We were all amused by the bad translation in the “All your base” meme some years ago. I was thinking about it recently (for other reasons) and wondered how Google translate would handle the same Japanese source material: 「君達の基地は、全てCATSがいただいた」
Google said: “You are our base, all you CATS”. I contributed a better translation.
I thought the original phrase would be entertaining because it contains a Japanese verb that Google mistranslates brilliantly: いただく。
「いただく」 means “receive” or “accept”. But it’s a humble verb, so the receiver has a lower status than the giver and so receives with gratitude. I suspect that Oliver Twist would use a form of this verb when asking for more gruel.
If you were the receiver and used this verb you would most likely use it in the form of 「いただきます」(the same verb with the normal polite ending). And this is where Google translate gets really confused. Because, unless you frequently get gifts from important people or work in a shop, the most common situation where you would use this word is at the start of a meal: you’ve just been given some food, and you’re thankful, so you say “I (gratefully) accept (this food)”. It’s slightly idiomatic, although the meaning is clear. It’s a bit like “saying grace”. But a popular idiomatic expression used in that situation by many English speakers is (the French phrase) “Bon appétit”. Therefore Google always (as far as I can tell) translates 「いただきます」 as “Bon appétit”.
That really doesn’t work well if the main verb in your sentence is “receive”. One example, appropriate at this time of day, would be 「お休みをいただきます」, for which I would say “thankfully I’ll get some rest”. Google says “Rest for a bon appétit”.
In one of my Japanese classes I was studying transitivity pairs of verbs: in each pair both verbs have the same basic meaning, but one is transitive and the other is intransitive. (A transitive verb requires an object; an intransitive verb does not.) For example, one of the pairs was 「出す／出る」, which means “take out / go out”: 「ごみを出す」 means “take out the trash”; 「出る」 means “I’m leaving”.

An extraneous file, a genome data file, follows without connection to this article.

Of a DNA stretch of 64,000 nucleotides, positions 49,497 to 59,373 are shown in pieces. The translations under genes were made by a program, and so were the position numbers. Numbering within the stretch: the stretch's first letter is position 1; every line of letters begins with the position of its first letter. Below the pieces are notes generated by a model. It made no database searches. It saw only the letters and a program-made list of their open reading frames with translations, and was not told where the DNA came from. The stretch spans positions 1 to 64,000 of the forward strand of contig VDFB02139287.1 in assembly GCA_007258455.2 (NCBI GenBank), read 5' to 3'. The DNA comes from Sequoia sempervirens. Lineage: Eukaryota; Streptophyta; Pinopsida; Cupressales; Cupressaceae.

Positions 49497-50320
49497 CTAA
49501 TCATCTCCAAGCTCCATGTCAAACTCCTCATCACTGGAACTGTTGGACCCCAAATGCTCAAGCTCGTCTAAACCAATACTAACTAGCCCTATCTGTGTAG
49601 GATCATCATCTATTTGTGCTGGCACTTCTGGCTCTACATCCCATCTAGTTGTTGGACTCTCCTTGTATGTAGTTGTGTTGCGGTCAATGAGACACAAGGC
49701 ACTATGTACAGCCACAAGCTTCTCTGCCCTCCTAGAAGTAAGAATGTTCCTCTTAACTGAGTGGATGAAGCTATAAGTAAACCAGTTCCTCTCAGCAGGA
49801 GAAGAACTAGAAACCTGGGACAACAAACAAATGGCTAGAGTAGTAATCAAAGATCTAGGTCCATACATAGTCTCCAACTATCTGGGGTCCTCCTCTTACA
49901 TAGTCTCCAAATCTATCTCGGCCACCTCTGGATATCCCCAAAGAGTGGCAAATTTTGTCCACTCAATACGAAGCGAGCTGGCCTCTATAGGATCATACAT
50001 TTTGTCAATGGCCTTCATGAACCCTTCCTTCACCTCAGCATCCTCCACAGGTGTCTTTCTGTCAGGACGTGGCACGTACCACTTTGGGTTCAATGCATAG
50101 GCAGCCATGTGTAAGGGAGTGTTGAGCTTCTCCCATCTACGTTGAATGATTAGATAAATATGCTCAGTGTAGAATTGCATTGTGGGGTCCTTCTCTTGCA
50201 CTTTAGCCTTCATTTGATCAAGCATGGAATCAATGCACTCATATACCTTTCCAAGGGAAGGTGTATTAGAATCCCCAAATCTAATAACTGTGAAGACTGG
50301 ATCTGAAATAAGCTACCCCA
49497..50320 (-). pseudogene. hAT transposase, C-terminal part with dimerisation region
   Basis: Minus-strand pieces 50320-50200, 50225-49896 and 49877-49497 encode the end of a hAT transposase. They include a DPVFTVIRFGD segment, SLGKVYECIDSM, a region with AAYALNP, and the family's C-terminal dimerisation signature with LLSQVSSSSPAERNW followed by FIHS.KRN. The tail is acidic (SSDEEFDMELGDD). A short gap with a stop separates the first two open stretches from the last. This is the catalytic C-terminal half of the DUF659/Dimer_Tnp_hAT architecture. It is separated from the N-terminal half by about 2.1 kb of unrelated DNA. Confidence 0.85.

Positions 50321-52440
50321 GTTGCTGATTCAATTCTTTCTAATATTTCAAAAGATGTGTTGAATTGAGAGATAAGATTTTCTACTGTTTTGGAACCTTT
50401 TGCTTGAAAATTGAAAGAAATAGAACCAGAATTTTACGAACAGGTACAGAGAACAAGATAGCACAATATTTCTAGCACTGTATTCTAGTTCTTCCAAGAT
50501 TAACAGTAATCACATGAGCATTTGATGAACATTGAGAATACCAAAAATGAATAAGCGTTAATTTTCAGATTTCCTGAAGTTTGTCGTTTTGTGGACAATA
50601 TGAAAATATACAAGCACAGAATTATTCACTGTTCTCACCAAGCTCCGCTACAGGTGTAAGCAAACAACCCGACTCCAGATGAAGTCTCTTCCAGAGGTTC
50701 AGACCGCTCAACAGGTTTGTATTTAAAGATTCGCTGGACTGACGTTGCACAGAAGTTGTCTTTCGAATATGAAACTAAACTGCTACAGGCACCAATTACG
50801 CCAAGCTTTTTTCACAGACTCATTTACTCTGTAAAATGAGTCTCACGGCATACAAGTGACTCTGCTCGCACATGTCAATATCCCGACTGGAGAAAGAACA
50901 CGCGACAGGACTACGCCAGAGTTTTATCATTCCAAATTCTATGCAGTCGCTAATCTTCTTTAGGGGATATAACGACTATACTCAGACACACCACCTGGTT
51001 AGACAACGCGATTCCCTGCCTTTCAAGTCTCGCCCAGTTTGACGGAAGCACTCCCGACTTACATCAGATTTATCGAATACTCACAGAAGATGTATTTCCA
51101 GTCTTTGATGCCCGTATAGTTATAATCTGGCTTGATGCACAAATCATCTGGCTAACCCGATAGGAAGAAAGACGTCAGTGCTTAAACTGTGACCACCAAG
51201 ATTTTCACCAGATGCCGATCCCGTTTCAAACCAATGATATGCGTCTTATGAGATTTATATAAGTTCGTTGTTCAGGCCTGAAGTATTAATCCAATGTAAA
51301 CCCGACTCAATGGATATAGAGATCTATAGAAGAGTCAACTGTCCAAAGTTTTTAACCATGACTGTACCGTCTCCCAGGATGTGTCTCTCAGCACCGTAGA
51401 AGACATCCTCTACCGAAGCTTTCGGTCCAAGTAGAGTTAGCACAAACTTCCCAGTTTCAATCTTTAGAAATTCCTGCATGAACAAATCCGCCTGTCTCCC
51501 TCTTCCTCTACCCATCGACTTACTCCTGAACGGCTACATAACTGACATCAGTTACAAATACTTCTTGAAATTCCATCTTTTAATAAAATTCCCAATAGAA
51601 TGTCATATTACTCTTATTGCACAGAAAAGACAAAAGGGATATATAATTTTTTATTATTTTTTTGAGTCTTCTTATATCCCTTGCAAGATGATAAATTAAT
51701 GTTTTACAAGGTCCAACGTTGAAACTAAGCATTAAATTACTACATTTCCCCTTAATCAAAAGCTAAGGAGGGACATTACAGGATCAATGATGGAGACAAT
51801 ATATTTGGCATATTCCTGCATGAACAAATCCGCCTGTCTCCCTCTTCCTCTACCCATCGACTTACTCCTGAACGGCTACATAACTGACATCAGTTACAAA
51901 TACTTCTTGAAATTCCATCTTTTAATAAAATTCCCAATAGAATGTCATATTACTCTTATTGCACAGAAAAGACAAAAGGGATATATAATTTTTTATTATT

The textbook then described how the meanings would change in the present imperfect tense (the book didn’t call it that; it just called it the 「＋ている」 form). Transitive verbs describe an action, so the present imperfect tense of a transitive verb describes an action in progress; this is a normal use in English. But intransitive verbs describe a change, so the present imperfect tense of a intransitive verb describes a state that is the result of the change. That made sense, and I hope it still does.
But then came the example sentences. They are usually good examples that can be used in normal conversations, so I wasn’t surprised by the intransitive imperfect for “break”: 「このコンピューターは壊れています。」, meaning “this computer is broken”, is a useful phrase. But the corresponding transitive example was 「ゴジラが町を壊しています。」 translated as “There goes Godzilla, destroying the city.”
Karen was reading Perl Buzz and noticed that Perl6 on Parrot will be called “Rakudo”, which is a shortened form of “rakudadou” or 駱駝道, the “way of the camel”. But I think that “rokudo”, a shortened form of 六道輪廻, would be a better name; it even has the number 6 (六) at the start.
At YAPC::Asia Ingy told us all about Sporx, explaining that it was a combination of Spork and Takahashi, and so should be pronounced “Sporkahashi”. When I began to tell Karen about “Sporkahashi” she said “That was clever” when I had only mentioned the name. Because she knew little about Spork and nothing about Takahashi she had assumed the “hashi” was 箸 instead of 橋.
Well, Karen wouldn’t have thought about the kanji characters, but she knew that “hashi” (箸) meant “chopsticks”, so she thought a “spork and chopsticks” name was a smart idea from Ingy.
I don’t think anyone else spotted that. The “hashi” (橋) in Takahashi (高橋) means “bridge”; 高橋 is a surname that means “high bridge”.
I started a Japanese language course at the EIC Japanese Language Center. I only have 3 weeks left in London, and 2 evenings per week available for lessons. Normal lessons would not suit because my existing knowledge of Japanese is weird: I understand some advanced grammar but my vocabulary is miniscule. The staff at EIC handled my requirements very well, and I really like my new set of flash cards.